Earlier this week, in an ongoing case between Cemex Construction Materials Pacific, LLC and International Brotherhood of Teamsters, NLRB General Counsel Jennifer Abruzzo filed a brief calling for the Board to reinstate the 1949 Joy Silk Mills decision – which has not been enforced since the late 1960s.  Under Joy Silk, employers may be required to recognize and bargain with a labor group prior to an election when the union provides evidence of authorization cards signed by a majority of the employees in the proposed unit (known as a card check), unless they have clear evidence against the group’s majority support.  Currently, employers may insist upon an election overseen by the Board when presented with evidence that a union wishes to represent its workforce.  A return to the Joy Silk standard would require employers to demonstrate a “good faith doubt” as to the union’s majority status to insist on an election.

Good faith under Joy Silk required a consideration of “all relevant circumstances, including any unlawful employer conduct, the sequence of events, and the time lapse between the refusal and the unlawful conduct.” The General Counsel’s brief sets forth examples of evidence that might demonstrate a lack of good faith, including:

testimony or internal documentary evidence revealing the employer’s purpose at the time of its refusal to bargain, the legitimacy of the employer’s proffered reasons for refusing to bargain, or its failure to offer any explanation. This would include situations in which the employer’s reason for refusing to bargain is to gain time in order to persuade employees to change their minds, even using what would otherwise be lawful persuasion. In addition, where the employer has committed unfair labor practices, the Board may consider all circumstances, including the identity of the agent who committed the violations, the nature of the violations, and the timing of the violations, but in any event, such violations will decrease the likelihood that the employer will meet its burden to show good faith doubt.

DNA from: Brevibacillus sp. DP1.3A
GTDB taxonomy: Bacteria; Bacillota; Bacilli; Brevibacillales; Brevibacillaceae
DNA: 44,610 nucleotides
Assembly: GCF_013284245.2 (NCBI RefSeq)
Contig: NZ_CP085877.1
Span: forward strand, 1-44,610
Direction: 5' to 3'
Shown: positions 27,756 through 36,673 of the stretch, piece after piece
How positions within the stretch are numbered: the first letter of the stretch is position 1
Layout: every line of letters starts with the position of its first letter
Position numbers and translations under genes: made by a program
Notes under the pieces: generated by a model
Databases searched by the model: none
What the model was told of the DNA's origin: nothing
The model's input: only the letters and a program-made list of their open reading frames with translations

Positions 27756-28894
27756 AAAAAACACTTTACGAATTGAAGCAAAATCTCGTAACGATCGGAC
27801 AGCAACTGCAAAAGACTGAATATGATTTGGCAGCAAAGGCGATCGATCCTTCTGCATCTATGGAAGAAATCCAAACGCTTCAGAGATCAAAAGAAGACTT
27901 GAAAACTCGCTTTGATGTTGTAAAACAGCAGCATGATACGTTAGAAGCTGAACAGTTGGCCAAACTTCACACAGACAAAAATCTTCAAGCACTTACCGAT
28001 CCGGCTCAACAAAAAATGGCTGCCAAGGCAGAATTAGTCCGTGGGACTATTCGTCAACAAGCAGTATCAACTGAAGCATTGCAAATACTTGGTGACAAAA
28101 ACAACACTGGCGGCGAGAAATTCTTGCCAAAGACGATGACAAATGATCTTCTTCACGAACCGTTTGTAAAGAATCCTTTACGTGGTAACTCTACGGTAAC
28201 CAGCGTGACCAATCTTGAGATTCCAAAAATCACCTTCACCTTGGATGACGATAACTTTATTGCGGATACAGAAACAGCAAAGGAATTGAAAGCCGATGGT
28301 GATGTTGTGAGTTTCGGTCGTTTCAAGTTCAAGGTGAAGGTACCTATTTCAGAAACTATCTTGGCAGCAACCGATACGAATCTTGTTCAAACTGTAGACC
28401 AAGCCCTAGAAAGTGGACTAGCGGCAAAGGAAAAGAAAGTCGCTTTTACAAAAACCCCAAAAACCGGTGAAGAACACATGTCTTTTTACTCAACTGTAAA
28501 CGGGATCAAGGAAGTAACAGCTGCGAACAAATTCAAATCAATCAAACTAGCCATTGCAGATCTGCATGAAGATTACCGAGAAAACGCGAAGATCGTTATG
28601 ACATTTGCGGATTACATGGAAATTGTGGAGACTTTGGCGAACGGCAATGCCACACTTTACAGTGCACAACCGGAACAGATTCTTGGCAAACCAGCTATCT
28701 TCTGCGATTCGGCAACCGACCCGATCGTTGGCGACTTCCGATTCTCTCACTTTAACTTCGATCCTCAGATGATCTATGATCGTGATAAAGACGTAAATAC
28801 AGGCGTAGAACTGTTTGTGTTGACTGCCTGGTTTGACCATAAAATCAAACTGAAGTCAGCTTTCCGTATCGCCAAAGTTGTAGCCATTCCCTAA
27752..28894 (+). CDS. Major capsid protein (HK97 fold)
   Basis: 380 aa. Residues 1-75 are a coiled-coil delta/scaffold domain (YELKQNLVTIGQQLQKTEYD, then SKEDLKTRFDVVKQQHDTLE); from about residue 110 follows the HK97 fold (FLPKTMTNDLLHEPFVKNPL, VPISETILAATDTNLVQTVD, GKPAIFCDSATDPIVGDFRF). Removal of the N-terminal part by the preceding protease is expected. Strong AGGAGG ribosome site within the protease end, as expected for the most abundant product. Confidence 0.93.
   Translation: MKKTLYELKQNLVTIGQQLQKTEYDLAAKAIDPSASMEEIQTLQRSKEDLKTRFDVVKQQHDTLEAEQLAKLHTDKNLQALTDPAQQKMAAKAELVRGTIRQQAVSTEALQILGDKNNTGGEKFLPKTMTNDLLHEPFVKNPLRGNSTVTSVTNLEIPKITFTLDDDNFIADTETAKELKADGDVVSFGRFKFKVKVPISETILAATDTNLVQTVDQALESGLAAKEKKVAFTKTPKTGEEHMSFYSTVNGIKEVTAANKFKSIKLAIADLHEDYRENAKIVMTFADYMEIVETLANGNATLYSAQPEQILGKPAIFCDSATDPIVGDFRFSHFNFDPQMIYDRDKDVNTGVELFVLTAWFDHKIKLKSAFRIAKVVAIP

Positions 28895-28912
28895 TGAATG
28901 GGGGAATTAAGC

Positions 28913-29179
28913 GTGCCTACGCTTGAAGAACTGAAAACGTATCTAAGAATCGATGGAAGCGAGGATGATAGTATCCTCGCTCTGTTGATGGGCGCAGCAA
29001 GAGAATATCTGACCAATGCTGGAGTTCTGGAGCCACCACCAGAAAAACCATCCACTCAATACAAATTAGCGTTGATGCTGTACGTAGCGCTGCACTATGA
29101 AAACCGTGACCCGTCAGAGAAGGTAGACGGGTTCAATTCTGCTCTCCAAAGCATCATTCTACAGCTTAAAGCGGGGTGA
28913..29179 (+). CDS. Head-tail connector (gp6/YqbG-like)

Under the General Counsel’s proposed standard, if the Board determined an employer lacked a good faith doubt, it could order the employer to recognize and bargain with the union. This is true even in the absence of an unfair labor practice.

The brief argues that Joy Silk should be reinstated “prospectively, because the Board’s current remedial scheme has failed to deter unfair labor practices during union organizing drives and provide for free and fair elections.”  The argument carries out Abruzzo’s prior public statements, and her September 2021 tweets where she summarized the facts of the Joy Silk decision and stated she “will examine whether a return to Joy Silk is necessary to fulfill the [NLRA’s] mission. If a charge is filed alleging an employer is refusing to bargain without a good faith doubt of a union’s majority status, [the General Counsel will] consider asking the Board to resume applying Joy Silk.”  The brief comes on the heels of the General Counsel’s memorandum that “captive audience” meetings violate federal labor law, as we reported here.

If the General Counsel’s proposed approach is adopted by the NLRB, a return to the Joy Silk standard would represent a significant departure from decades of Board law and would directly and immediately impact how employers respond to employees wishing to unionize, including what employers can do when faced with a union claiming to represent a majority of employees in the proposed unit. Ballard Spahr’s Labor and Employment Group advises employers regularly on how to navigate union organizing campaigns and representation elections, and is ready to assist employers should the law change.